The first time he heard Javier use the word "warm" in its new context, Kevin had found himself oddly startled by it.
He hadn't understood at first what it was that bothered him. It was such a simple word, small and deceptively familiar. Kevin wasn't unaware of its use. He'd heard it said before. And it wasn't an insult. Inflected sometimes jealously, sometimes nostalgically, it was used by IHN survivors to describe all the things they no longer were. Heated, literally, but also breathing, whole, vital. Subject to the normal set of natural rules that no longer seemed to apply to, define, or protect them. It was a loaded word, filled of an impressive degree of implied meaning, simply because it avoided the unwanted distinctions associated with other words...
Words like normal. Words like alive.
Thinking about it, Kevin realized it had been yet another reminder serving to drive home how different his partner's life had become—and how different that life had become from Kevin's. A subtle reminder, but a harsh one nonetheless.
He and Javier lived in the same apartment and went to the same job, almost always together. They worked in the same space at the station and outside of it often spent most of their day in the car with each other. Days could pass in which they were never more than five feet from one another. Nowadays, they even fell asleep in the same bed.
Despite all of this, in a very real way, the life they shared would never be the same life. Not really. Not anymore.
The eyes that fell on Kevin when they were out together weren't the same eyes that fell on Javier. When Kevin met people, they met him, but when they met Javier they met a post-vital first, and who he was came after. Words said to or of Kevin wouldn't always mean the same things as they did when applied to his partner.
On the opposite side of things, there were times when it was made disturbingly clear how sharply Javier's experiences of things and people sometimes veered from Kevin's, even when they experienced them side-by-side. Kevin never suffered the indignity of playing watchdog to his own reactions around their crime scenes. He didn't sit down with suspects—or witnesses—and have to remind himself they weren't prey. He didn't have to meet those new people, knowing he was being judged. Kevin wasn't confronted with the warmth of every handshake and touch by the reminder of how different he was from the people around him. He wasn't host to the thoughts Javier was, and didn't have to split his focus to keep them from showing in his eyes. It wasn't the same struggle for him to keep his attention on their face rather than their throat.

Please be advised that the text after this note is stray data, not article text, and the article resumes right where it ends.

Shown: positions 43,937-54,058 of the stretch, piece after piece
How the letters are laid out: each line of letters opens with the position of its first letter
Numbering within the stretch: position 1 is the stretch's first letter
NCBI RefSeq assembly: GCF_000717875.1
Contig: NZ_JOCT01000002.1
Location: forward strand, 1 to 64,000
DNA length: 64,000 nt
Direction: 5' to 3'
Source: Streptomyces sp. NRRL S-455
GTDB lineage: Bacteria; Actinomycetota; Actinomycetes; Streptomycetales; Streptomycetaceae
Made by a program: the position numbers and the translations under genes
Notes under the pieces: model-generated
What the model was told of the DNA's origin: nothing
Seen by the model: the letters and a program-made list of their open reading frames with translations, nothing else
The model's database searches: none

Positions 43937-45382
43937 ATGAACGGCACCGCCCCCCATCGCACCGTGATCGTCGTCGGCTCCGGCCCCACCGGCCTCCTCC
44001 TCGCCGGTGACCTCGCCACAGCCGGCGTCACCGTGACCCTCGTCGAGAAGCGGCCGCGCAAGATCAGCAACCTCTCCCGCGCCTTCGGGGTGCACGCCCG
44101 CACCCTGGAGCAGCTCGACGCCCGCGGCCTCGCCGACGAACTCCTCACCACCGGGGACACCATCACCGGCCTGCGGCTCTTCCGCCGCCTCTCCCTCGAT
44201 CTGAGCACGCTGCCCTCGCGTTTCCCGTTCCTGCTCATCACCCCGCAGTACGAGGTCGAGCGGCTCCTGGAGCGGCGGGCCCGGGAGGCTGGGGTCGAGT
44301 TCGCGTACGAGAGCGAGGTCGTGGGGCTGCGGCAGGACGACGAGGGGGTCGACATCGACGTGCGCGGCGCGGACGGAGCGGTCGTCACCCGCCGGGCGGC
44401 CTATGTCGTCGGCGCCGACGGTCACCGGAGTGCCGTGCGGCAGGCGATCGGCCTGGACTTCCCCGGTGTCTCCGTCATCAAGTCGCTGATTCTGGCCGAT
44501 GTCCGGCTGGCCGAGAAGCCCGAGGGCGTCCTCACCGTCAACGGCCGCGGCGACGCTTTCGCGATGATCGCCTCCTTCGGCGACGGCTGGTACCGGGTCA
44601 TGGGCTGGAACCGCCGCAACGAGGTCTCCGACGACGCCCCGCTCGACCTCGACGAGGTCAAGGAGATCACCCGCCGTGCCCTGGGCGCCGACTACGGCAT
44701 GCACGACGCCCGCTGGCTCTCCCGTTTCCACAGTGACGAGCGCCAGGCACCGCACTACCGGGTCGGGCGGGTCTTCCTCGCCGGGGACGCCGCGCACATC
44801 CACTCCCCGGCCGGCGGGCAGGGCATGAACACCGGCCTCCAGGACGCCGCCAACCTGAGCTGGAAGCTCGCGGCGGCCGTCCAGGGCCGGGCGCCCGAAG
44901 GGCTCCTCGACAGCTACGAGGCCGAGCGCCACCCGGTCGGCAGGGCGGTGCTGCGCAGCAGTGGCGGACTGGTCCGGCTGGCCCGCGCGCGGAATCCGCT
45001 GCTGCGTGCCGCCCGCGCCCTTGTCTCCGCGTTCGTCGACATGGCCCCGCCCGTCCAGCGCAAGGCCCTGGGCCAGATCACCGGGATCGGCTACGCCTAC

Such a small word, subtle, but a definite reminder of the invisible line that, no matter how close they were, would always remain between them. A hurtful reminder that, even when they were in each others' arms, they were still apart.
There were an unsurprisingly wide variety of derogatory terms for post-vitals.
Geek, freak, ghoul, creep, deader, zombie, half-life, cannibal… That number ballooned dramatically if one was religiously or mythologically inclined. The word "undead" was borderline, considered rude though not outright insulting. It had been familiar enough in usage prior to the first outbreaks to be picked up quickly as the common term, and it was even used in a handful of the earliest scientific studies of the condition. Nowadays, it was roughly on par with words like "negro", throwbacks to a time when they had been considered correct, now painfully outdated.
The words "defect", "reject" and similar often comprised coarse slang for post-vitals whose recovery was incomplete, and were frequently applied to post-vitals in general. The term "regressive" was appropriate clinically for post-vitals who had suffered reversal of progress, but was also commonly used as a slur against post-vitals as a whole, the malicious implication that those who were stable might still only be a whiff of fresh blood away from breaking.
Ironically, some of the worst were all relatively harmless prior to the outbreaks. While words like "reject" and "cannibal" were blatantly insulting, some of the sting was lessened simply by the fact that they had always been insults. An insult implied that its target was a person, or at the very least a thing capable of feeling insulted.
Some words didn't even leave that.
Words like "dead" and "passed" and "gone"; words said in sorrow as often than disgust. Words like "late" or "former" or "deceased" that tried to rob identity, rob life from those whose names they were attached to. Words that reduced their subjects to an object, reflecting the belief that the real person, the soul had departed from the thing it left behind.
"The only thing more disgusting than a corpse is a corpse with a badge."
"Keep flattering me, scumbag," Javier said as he pushed their perp's head down to stuff him in the back of the car. "Maybe I'll blush."
No one knew about their relationship. Not yet. Neither of them really wanted to keep it a secret, though, and while they still kept it quiet, they weren't really trying to hide. One day someone would know. One day they would be ready to tell, or else someone would figure it out.
Probably Castle or Beckett—he and Javier were taking bets on that.
Either way, Kevin knew to be ready for the day it inevitably became known. Ready for the looks and the jokes and the barbs that would inevitably come their way. Maybe not from Beckett or Castle, maybe not around the station—not openly—but he wasn't naïve enough to believe it wouldn't happen at all. He loved Javier. He had loved Javier when his partner was warm and he loved him now. Not more, or less, or even differently in any measurable way.
He knew a lot of people wouldn't understand that...
Apalmosophilia was the word for it. Kevin didn't feel that it applied—not to them, not to him. It was the proper term, though. Technically.
It just wasn't the one people would use.